A Cabot Primer: How to Write Covered Calls

05/02/2017 2:45 am EST

Focus: OPTIONS

Chloe Jensen

Chief Analyst, Cabot Dividend Investor

Writing covered calls is a great way to boost your yield on stocks you already own, and involves a lot less risk than most investors think, explains dividend expert Chloe Lutts Jensen, editor of Cabot Dividend Investor.

A call option gives the owner the right to buy a stock at a certain price (the strike price). When you sell call options on stocks you own, you’re selling some other investor (your counterparty) the right to buy that stock from you in the future, if the price hits your strike price.

For example, let’s say I own Coca-Cola (KO), which is currently trading around 43. If I sell a KO call option that expires in June and has a strike price of 45, one of two things could happen:

Option 1: KO stays below 45 until the call expires in June. I get to keep my KO stock, and the amount I sold the call for (which is called premium).

Option 2: KO rises above 45 before my call expires. The person who bought the call from me exercises the call, buying the stock from me for $45 per share. I get the money from the sale and the call premium, but I don’t own the stock any more.

How to Write Covered Calls

To write a covered call, choose a stock you already own and for which there is an options market. Decide how many calls you would like to write (writing means selling). Each call gives the owner the right to buy 100 shares of that stock, so if you own 200 shares of Coca-Cola (KO), you can write two calls.

Since the option will only get exercised if the stock rises, the best stocks to use (assuming you want to keep them) are stocks that you don’t think will go up right away. Stocks in sideways trends are good candidates.

Next, pick a strike price and when you would like the calls to expire. If you sell calls expiring soon, there’s less risk that your stock will rise above the strike price and get called away. But if you sell longer-dated calls (calls that don’t expire for a few months), you’ll get paid more.

Same with the strike price: If you sell calls at a strike price closer to the current price, you’ll get paid more, but there’s also a greater chance that your stock will hit that price and get called away. It’s a risk vs. reward tradeoff.

Now, find out what someone will pay for those calls. As of this writing, the market is paying 53 cents for September 45 KO calls. That means you can sell someone the right to buy your KO stock at 45 until mid- September, and they’ll pay you 53 cents per share for that right.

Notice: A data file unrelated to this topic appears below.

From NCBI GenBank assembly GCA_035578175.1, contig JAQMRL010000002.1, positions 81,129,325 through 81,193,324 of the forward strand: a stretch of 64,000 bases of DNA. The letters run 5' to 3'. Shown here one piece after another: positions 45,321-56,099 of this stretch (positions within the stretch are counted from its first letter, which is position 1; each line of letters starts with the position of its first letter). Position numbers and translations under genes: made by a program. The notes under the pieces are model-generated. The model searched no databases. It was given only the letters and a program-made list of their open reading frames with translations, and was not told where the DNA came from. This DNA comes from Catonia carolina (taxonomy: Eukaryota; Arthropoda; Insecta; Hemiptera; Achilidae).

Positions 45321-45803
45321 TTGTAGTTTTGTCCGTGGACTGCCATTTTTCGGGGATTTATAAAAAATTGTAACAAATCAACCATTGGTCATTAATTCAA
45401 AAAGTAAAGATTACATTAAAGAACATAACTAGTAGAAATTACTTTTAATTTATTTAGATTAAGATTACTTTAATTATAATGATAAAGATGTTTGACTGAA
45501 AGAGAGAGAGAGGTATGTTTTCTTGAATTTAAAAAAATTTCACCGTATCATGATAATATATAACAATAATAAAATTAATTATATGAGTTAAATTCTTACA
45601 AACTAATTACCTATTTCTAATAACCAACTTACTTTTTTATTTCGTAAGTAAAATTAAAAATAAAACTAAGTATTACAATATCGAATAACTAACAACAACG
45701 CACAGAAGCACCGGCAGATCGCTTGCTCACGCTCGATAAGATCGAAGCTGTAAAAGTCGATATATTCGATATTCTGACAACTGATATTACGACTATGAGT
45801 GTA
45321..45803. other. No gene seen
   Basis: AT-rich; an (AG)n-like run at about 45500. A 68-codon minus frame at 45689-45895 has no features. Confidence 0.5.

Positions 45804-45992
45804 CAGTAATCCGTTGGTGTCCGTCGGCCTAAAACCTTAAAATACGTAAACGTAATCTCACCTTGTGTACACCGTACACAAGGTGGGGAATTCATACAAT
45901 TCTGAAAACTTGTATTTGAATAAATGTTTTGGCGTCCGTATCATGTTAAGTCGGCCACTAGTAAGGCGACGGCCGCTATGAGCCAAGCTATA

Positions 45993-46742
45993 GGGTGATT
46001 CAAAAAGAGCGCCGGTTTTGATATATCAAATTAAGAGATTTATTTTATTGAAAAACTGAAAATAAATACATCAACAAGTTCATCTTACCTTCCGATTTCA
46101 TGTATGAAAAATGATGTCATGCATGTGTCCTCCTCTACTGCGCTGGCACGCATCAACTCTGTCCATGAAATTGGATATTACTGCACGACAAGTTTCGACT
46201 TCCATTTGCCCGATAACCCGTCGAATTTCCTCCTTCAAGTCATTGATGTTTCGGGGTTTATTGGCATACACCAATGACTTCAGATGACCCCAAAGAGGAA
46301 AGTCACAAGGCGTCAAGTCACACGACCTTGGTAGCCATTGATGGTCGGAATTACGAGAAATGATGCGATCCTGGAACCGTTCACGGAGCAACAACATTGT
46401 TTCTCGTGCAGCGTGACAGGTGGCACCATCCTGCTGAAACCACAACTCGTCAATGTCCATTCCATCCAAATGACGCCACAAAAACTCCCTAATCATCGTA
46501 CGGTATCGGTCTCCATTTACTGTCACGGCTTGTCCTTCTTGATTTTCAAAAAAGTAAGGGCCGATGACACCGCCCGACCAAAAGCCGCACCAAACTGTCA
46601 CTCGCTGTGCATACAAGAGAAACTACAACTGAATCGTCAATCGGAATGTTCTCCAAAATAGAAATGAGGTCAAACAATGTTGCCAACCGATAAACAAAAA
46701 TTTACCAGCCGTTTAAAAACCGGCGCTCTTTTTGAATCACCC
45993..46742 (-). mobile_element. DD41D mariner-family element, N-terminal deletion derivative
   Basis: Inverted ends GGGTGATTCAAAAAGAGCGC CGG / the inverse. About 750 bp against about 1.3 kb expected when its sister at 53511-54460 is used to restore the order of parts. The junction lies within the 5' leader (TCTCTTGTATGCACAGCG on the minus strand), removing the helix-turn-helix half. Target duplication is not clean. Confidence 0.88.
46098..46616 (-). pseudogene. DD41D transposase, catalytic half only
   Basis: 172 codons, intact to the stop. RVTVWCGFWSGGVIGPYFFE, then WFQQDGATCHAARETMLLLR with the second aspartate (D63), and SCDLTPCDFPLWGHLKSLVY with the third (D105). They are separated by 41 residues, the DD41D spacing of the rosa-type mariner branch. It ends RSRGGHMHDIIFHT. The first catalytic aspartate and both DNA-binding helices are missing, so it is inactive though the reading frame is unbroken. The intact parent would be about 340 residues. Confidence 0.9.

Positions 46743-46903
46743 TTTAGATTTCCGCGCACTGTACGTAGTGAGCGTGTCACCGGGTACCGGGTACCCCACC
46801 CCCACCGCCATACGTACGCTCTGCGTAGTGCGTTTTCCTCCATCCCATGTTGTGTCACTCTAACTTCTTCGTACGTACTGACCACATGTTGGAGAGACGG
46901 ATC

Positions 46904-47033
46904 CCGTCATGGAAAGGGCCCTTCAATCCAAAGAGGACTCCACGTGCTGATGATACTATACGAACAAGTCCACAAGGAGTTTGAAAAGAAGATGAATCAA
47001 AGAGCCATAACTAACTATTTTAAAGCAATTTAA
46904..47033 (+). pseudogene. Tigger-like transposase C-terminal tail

If that seems too risky—if you think it’s pretty likely that KO will hit 45 by September—you can sell shorter-dated calls or calls with a higher strike price. But you won’t get paid as much.

The market will pay 19 cents for June 45 calls, which might be acceptable to you. Or you can raise your strike price too, but your premium dwindles even more—for June 50 calls, you’ll only get three cents. The market thinks it’s pretty unlikely that KO will move to 50 by mid-June, so taking on that risk doesn’t earn you much.

How to Profit From Covered Calls

Let’s say we write the September 45 KO call for a premium of 53 cents. For each contract, we collect $53 when we sell the call. So now we have 100 shares of KO, $53 in cash, and the obligation to sell our shares for $45 each if they get there before September. Here’s what could happen next:

Scenario 1: Desired Outcome

If KO stays below 45 until the calls expire in September, the calls expire worthless. We get to keep our stock plus the $53 we made by selling the call. Nice!

Scenario 2: But Stocks Can Go Down …

As long as KO stays below 45 for the next five months, our call will expire worthless and we’ll get to keep the $53 premium. But what if the stock doesn’t stay just below 45, it goes down? We’ll have to absorb the losses from the stock’s decline, and it will gradually eat into our profit. If KO falls to 42.47, our call premium will be erased, and we’ll essentially have broken even.

And if KO continues to fall, we’ll get further into the hole—and may want to consider selling the stock and closing our call position.

Scenario 3: No Stock, But Money!

Lastly, if KO rises above 45 before our calls expire in September, the owner of the call will exercise his right to buy our shares for $45 each.

We’ll have to sell our stock for $45 per share, regardless of where KO is trading at expiration. If KO has gone up a lot, we’ll miss out on some upside—rats. But we’ll earn $253: our call premium, plus the $2 per share appreciation in KO.

Selling covered calls is particularly popular among income investors because you can generate high yields in a short amount of time. If our KO trade works perfectly, we earn 53 cents per $43 share, effectively generating a 1.2% yield in five months.

Our maximum profit is capped at $253, but we’re not taking on any additional risk by selling the calls (other than the risk of KO going down that we were already exposed to, and in fact, we’ve mitigated some of that).

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